Is LA for Beto? It’s Too Early to Tell

Apr 29, 2019
3:37 PM

Beto O’Rourke on Saturday, April 27, during a Saturday rally at Los Angeles Trade Tech College. (Photo by Francisco Lozano/Latino Rebels)

LOS ANGELES — On Saturday, Beto O’Rourke paid his first visit to California as a Democratic presidential candidate. Los Angeles was his first stop in the state, where he addressed a crowd of about 400 people at Los Angeles Trade Tech College. While the crowd gave O’Rourke an enthusiastic welcome, the overall energy could be read as almost subdued, considering O’Rourke managed to galvanize new voters and almost turn the red state of Texas blue when he ran for a U.S. Senate seat in 2018.

O’Rourke (whose full name is Robert Francis O’Rourke) began his 20-minute-long remarks by speaking about the hate crime attack that had just happened at a synagogue in Poway, California.

“Assault rifles belong in the military, and need to be kept in the battlefield and no longer sold in our communities. They do not belong in our synagogues, our churches, in our mosques, in our public places. They will take the lives of those in our lives. It will require all of us to come together to find the differences between us,” he said. “No me importa who you love, to whom you pray or if you pray at all, where you live, how many generations of Americans you can count on your family or whether you just got here today, these defining moments of truth for this country call for a service and sacrifice and a unity from every single one of us putting this country before any personal interest.”

(Photo by Francisco Lozano/Latino Rebels)

O’Rourke briefly addressed the crowd in Spanish when speaking about immigration issues.

When referring to his Texas campaign, he added, “we visited every single county talking about a crisis in maternal mortality three times as deadly for women of color, connected to the fact that Texas has shut down more than a quarter of our family planning clinics, making it difficult for women to get access to an abortion, also making it hard for them to get cervical cancer screening, to see a family planning provider, to see a provider of any kind in the state, and also have not expanded Medicaid”.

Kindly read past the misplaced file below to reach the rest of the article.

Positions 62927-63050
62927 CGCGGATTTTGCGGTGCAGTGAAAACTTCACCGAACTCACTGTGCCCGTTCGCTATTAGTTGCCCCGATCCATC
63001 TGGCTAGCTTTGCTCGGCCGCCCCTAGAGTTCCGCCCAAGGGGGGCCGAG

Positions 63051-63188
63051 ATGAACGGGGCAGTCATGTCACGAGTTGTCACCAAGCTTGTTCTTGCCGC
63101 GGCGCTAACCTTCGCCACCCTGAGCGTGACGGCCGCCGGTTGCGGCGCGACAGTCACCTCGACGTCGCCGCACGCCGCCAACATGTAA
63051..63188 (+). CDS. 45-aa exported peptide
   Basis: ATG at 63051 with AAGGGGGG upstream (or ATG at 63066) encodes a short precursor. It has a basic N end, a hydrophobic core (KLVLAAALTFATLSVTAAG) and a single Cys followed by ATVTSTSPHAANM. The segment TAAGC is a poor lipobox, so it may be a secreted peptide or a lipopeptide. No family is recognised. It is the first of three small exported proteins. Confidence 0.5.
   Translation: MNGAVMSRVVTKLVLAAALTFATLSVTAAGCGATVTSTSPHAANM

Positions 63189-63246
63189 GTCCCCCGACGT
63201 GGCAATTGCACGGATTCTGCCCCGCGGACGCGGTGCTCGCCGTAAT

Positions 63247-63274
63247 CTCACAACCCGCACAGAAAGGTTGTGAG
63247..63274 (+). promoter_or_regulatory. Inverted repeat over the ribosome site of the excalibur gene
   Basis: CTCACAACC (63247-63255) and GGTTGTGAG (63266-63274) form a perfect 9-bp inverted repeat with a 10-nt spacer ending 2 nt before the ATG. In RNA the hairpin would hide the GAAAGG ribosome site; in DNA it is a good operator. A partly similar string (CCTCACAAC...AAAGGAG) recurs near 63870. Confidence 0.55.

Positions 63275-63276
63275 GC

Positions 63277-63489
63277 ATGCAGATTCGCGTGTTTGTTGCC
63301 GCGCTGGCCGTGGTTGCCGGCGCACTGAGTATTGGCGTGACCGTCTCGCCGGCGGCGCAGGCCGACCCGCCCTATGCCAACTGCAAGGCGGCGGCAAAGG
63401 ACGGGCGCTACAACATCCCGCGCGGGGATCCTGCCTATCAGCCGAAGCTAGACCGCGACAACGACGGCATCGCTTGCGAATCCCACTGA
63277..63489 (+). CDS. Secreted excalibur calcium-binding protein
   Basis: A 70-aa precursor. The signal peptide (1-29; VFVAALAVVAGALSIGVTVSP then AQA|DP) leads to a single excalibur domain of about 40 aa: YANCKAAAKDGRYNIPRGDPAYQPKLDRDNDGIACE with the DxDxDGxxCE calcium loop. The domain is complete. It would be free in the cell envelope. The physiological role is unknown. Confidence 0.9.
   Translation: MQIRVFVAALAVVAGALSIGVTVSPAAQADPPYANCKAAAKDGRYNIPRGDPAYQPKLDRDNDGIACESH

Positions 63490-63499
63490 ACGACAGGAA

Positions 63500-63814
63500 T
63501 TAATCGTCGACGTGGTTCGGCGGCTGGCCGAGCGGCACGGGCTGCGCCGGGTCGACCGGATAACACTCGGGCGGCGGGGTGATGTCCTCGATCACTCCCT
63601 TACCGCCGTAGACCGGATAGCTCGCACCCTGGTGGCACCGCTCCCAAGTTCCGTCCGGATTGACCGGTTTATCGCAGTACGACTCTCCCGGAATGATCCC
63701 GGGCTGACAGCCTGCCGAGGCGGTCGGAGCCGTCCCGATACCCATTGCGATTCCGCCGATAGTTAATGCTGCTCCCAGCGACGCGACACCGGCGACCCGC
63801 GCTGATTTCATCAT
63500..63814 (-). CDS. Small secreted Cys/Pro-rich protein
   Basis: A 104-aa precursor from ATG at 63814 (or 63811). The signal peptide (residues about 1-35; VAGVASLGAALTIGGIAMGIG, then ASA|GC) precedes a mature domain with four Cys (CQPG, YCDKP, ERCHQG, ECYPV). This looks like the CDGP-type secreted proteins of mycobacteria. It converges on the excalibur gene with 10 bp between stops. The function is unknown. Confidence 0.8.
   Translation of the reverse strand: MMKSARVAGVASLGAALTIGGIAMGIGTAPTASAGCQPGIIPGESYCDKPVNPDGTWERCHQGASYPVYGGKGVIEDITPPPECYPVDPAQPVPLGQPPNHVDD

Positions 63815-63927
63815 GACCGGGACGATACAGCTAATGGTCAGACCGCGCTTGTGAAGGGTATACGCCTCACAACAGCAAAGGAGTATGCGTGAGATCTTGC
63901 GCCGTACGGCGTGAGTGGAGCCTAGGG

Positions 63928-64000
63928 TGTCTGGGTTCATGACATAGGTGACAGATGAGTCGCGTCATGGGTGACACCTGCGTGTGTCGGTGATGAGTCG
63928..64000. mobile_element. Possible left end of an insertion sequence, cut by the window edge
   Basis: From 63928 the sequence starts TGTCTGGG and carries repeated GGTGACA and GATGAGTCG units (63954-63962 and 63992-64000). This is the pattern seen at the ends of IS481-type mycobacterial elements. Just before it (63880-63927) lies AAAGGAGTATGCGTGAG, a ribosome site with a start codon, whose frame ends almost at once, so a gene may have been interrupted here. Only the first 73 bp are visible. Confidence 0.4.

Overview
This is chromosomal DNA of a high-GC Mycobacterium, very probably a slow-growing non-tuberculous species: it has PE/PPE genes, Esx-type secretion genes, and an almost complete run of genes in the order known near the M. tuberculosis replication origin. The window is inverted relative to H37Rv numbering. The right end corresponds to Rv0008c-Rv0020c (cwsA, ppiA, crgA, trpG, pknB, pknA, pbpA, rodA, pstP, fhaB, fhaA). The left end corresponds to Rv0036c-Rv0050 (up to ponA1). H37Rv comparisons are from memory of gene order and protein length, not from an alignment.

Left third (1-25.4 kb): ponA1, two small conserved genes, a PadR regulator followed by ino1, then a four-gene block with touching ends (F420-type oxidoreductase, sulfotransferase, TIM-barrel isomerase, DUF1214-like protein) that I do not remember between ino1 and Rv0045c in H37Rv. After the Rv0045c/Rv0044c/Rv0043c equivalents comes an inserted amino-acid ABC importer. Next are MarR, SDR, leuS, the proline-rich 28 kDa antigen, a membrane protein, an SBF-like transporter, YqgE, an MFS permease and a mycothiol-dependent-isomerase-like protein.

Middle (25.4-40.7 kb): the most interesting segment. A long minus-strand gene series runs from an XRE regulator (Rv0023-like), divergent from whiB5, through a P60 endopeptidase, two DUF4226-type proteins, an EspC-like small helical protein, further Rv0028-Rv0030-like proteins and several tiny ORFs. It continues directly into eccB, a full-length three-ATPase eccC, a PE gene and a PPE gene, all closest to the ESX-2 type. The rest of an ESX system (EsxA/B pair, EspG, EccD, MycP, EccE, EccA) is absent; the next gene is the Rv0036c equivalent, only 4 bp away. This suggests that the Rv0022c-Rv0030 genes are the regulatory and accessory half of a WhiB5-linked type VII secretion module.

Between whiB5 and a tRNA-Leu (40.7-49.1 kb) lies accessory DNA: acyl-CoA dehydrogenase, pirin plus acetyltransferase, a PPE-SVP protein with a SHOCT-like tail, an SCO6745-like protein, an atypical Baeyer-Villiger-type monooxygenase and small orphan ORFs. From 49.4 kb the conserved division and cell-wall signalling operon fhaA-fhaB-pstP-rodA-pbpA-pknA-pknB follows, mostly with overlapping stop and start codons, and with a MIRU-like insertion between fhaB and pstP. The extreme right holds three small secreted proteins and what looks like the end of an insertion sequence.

(Photo by Francisco Lozano/Latino Rebels)

He also spoke about gun violence, universal healthcare, and family separations at the border.

“In our great state of Texas, I shared with people our story of El Paso, with Ciudad Juárez, the largest binational community in the Western Hemisphere. Three million from two countries, speaking two languages, with El Paso, Texas being one of the safest cities of America, not despite the fact we are a city of immigrants, and of asylum-seekers and refugees but because we are a city of immigrants, and of asylum-seekers and refugees,” he said.

Andrea Pérez, 18, holds sign before rally. (Photo by Francisco Lozano/Latino Rebels)

Andrea Pérez, an 18-year-old student at El Camino College. said before the rally that she liked Beto’s approach but she hadn’t made up her mind.

“I’m interested to see what he has to say about the education system. I want to hear what he has to say about unfair treatment in the workplace and I want to hear what he has to offer for this state, California in particular because it is one of the most  diverse in the United States,” Pérez said.

Originally from Culver City, Perez said that before reaching voting age, she had been following Senator Bernie Sanders, but wanted to learn more about O’Rourke.

A volunteer working on signs before the rally began. (Photo by Francisco Lozano/Latino Rebels)

The Texas Democrat didn’t seem to draw as many large millennial crowds as Senator Sanders does. The campus instead was filled with a group of people of diverse ages.

Jesús Villalba, 16, speaking at the rally. (Photo by Francisco Lozano/Latino Rebels)

Jesús Villalba, a 16-year-old Deferred Action for Childhood Arrivals program (DACA) hopeful, gave a speech at the rally, underscoring the importance of keeping the program alive. He himself is not a DACA recipient due to not meeting the age requirement, though he came to the U.S. when he was three years old. When interviewed, Villalba made it clear that he was not endorsing Beto but rather just wanted to bring awareness to the program. When asked if he were of voting age, who would he choose? He said, “I think it is too early in the race. We are like a year away, I would have to see what everyone else has to say.”

Volunteer working on signs before the rally began. (Photo by Francisco Lozano/Latino Rebels)

O’Rouke’s visit to California included a stop in San Francisco on Sunday April 28, followed up by San Diego on Tuesday April 30, with some unscheduled visits to the agricultural Central Valley.

Former Los Angeles Mayor, Antonio Villaraigosa, was also in attendance.

“I came to watch him. I thought he was impressive today,” he told Latino Rebels. Regarding O’Rourke’s visit to California, Villaraigosa added: “I think it is important, you know, we are the largest state, the most diverse state, the fifth economy in the world. I’m glad that he came here, not like many that come here looking for an ATM. He came here to actually speak to the people of Los Angeles.”

Former LA Mayor Antonio Villaraigosa at O’Rourke’s Saturday rally. (Photo by Francisco Lozano/Latino Rebels)

While some may have been impressed, Angelenos didn’t turn out in masses for O’Rourke just yet. Instead, many in attendance were there to learn more and make up their minds, a difficult task given so many candidates running.


Francisco Lozano is a freelance news photographer based in Los Angeles. You can follow him @FrancisLozano7.